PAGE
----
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Digital Identity, Security & Online Fraud

Hacking network build around video game Fortnite

Friday 21 December 2018 | 10:10 AM CET

A global hacking network, compounded of 14-year old youngsters, has been developing around the popular video game Fortnite.

Fortnite is free to play but is estimated to have made more than GBP 1 billion through the sale of “skins”, which change the look of a character, and other add-ons. The items are collected as in-game purchases but are purely cosmetic and do not give gamers any extra abilities. The game has more than 200 million players.

About 20 hackers told the BBC they were stealing the private gaming accounts of players and reselling them online. This fuels a growing black market. Hackers can sell player accounts for as little as 25p or hundreds of pounds, depending on what they contain. Fortnite-maker Epic declined to comment on the investigation but said it was working to improve account security.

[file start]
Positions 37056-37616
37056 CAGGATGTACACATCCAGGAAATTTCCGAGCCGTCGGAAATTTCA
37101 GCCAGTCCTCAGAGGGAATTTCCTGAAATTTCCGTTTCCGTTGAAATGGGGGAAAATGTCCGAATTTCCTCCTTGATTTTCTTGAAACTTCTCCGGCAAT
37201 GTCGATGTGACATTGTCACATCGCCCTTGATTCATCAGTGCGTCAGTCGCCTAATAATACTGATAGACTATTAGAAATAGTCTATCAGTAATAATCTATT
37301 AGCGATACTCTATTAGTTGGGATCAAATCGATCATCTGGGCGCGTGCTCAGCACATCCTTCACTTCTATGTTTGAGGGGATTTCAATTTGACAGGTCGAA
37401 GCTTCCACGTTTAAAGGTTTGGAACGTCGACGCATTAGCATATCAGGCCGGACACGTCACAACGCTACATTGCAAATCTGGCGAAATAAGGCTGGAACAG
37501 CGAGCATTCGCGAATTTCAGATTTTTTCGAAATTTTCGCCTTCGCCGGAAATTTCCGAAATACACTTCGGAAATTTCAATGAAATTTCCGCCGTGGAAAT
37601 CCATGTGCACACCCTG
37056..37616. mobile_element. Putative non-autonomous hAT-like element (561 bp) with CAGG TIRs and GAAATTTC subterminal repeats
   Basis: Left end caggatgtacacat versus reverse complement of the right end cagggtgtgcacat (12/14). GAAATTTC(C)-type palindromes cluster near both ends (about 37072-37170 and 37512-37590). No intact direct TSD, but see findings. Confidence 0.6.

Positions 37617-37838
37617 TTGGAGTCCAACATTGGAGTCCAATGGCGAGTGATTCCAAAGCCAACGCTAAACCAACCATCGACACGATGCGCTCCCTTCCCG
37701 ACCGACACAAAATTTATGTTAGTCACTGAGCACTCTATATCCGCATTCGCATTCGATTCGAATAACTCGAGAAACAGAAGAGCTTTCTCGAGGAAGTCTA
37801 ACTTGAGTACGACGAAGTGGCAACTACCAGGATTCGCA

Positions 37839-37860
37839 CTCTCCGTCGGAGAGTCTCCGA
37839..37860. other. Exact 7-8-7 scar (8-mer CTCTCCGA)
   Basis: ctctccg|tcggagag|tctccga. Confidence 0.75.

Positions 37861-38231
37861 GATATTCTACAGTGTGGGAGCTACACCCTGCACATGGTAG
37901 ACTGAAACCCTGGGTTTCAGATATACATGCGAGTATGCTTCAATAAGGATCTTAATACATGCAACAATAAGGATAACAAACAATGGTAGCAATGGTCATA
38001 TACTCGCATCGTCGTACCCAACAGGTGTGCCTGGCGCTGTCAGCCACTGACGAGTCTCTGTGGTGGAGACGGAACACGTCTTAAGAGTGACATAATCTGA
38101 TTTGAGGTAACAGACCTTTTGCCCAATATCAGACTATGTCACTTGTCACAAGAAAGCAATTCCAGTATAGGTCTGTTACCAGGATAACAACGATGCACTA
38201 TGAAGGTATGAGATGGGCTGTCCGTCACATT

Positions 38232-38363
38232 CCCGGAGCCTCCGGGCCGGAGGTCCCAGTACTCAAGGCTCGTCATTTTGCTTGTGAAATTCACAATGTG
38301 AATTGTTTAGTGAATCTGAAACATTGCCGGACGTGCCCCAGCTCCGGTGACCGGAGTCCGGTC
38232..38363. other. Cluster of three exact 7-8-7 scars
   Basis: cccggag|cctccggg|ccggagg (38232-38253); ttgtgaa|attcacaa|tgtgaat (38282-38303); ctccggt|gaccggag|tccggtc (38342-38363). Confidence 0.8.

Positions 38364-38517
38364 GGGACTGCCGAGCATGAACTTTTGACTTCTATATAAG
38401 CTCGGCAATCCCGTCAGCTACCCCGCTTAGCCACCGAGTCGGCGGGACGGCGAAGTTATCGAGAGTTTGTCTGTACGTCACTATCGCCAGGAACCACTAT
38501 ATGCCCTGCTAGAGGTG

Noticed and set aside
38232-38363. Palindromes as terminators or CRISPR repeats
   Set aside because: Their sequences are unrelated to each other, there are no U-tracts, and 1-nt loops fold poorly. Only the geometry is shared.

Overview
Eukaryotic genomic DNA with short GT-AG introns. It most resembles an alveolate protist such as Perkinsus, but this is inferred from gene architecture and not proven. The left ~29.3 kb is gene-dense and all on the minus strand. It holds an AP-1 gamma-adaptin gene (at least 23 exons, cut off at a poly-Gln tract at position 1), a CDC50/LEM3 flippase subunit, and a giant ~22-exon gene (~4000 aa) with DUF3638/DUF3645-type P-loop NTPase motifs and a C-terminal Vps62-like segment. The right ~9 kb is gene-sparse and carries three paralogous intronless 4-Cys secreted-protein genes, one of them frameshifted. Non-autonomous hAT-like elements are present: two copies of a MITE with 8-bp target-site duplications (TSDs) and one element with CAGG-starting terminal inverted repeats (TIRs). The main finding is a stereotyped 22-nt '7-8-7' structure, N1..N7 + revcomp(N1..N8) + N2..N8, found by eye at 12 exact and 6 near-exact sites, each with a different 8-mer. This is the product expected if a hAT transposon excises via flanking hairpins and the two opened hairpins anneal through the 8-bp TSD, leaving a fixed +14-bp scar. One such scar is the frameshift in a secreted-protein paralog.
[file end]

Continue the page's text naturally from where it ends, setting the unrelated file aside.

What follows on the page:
One British hacker said he got involved at the age of 14 earlier in 2018 summer, when he himself became the victim of a hack. He mentioned for BBC that he only carried out one cracking session. But in that single day he managed to access more than 1,000 Fortnite accounts.

The hacker said he was now a middleman for other crackers, selling on accounts he knew to be stolen. In his first few weeks, he made around GBP 1,500 and bought himself some games and a new bicycle.

The National Crime Agency says there is a long-standing link between video games and hacking, and that publishers need to do more to prevent players being tempted into crime.

More: Link
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